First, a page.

The senators’ mention of a loophole pointed to the NSA’s power to collect the content of electronic communications without a warrant if the target is overseas, not in the United States. Advocates for reform seek to prohibit the NSA from vacuuming up Americans’ phone, email and other electronic data under the guise of working backward through a chain of data from a foreign target.

Obama said he was responsive to concerns about the NSA’s “Section 702” program by directing the attorney general and the director of national intelligence “to institute reforms that place additional restrictions on government's ability to retain, search and use in criminal cases communications between Americans and foreign citizens incidentally collected under Section 702.”

Privacy advocates and civil liberties groups said the president’s desire to overhaul the NSA’s bulk phone data collection program was laudable, but that he should end a program that his own independent signals-intelligence review panel told him had not dismantled a single terrorist plot.

“The right answer here is to stop the bulk collection completely -- not to keep the same bulk data under a different roof,” said Kevin Bankston, policy director for New America’s Open Technology Institute, a nonprofit policy advocacy organization.

“The president should end -- not mend -- the government’s collection and retention of all law-abiding Americans’ data,” the American Civil Liberties Union argued in a statement that otherwise commended Obama’s interest in transparency, outside advocacy and extension of some U.S. surveillance protections to foreign citizens.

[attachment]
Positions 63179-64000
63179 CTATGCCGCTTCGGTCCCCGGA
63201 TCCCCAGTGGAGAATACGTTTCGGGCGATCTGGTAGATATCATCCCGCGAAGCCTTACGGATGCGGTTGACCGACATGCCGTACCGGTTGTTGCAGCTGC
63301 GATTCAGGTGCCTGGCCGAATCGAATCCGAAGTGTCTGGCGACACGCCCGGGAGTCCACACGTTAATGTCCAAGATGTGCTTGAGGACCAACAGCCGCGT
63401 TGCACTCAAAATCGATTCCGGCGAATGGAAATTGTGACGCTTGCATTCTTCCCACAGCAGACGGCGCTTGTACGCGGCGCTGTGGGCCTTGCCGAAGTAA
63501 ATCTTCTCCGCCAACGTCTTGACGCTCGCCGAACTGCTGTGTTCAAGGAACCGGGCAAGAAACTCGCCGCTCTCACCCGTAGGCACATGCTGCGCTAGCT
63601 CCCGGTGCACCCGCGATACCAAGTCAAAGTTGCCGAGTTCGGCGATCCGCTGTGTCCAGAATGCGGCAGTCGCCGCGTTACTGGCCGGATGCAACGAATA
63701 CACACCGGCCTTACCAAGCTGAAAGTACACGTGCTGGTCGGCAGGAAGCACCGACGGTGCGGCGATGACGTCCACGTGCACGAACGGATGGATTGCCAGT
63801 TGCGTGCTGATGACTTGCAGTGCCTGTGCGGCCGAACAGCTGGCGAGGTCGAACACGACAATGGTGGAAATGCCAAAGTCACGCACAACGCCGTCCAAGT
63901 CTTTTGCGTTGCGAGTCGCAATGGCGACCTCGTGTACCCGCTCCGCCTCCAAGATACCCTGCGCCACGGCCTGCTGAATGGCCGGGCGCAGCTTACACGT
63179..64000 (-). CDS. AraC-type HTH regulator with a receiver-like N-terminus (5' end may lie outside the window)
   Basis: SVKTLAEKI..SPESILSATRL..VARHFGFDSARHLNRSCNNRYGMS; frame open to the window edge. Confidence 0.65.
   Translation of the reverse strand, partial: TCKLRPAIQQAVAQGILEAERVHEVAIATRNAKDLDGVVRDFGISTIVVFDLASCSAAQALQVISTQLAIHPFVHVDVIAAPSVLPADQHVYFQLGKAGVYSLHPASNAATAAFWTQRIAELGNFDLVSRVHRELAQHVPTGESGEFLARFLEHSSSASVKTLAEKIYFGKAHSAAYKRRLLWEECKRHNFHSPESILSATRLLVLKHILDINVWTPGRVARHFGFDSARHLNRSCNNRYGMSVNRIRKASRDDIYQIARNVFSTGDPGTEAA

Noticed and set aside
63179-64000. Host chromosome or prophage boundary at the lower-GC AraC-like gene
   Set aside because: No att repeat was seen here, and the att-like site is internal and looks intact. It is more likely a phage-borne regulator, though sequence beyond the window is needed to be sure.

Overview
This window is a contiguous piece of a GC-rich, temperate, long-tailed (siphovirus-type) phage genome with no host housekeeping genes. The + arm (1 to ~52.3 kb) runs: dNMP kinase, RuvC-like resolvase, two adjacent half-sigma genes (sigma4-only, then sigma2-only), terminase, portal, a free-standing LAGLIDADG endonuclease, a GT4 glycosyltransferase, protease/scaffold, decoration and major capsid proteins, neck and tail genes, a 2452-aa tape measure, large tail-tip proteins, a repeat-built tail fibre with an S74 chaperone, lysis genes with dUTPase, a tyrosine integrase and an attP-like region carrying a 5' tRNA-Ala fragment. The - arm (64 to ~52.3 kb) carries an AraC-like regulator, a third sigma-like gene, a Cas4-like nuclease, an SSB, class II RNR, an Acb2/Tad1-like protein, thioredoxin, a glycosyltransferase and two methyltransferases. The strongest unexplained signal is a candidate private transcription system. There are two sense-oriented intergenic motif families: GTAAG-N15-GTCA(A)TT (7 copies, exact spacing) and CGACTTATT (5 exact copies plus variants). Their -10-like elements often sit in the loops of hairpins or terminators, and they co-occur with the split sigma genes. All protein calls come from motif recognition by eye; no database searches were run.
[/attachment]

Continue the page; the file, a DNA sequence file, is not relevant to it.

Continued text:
Obama started off his speech with a reference to Paul Revere, and continued with two mentions of Snowden, a detailed reference to phone chatter between 9/11 plotters, and closed with terse swipes at the governments of China and Russia for their privacy-rights critiques of the administration.

Obama said he sought to reassure allied heads of state and government that their phone calls are no longer subject to NSA surveillance, unless the United States decides such surveillance is justified by national security concerns. A senior administration official, briefing reporters before Friday’s speech, confirmed that “dozens” of world leaders, including German Chancellor Angela Merkel, were part of the NSA surveillance of international phone communications, revealed last year by Snowden, who is now living in exile in Russia.

Obama’s no-spying-on-foreign-leaders order does not extend to foreign officials and aides close to heads of state who are deemed friends of the United States, a senior administration official clarified to reporters before the president’s remarks. “We focused on heads of state and government. Frankly, that was the issue that had emerged. We do believe that's a unique category,” the official said. “Having looked at this issue and having reviewed our signals intelligence, we have made determinations to not pursue surveillance on dozens of heads of state and government.”

During his speech, Obama said he was content to pick up his phone to get information from world leaders rather than spy on their communications. “I've made clear to the intelligence community that unless there is a compelling national security purpose, we will not monitor the communications of heads of state and government of our close friends and allies,” he said.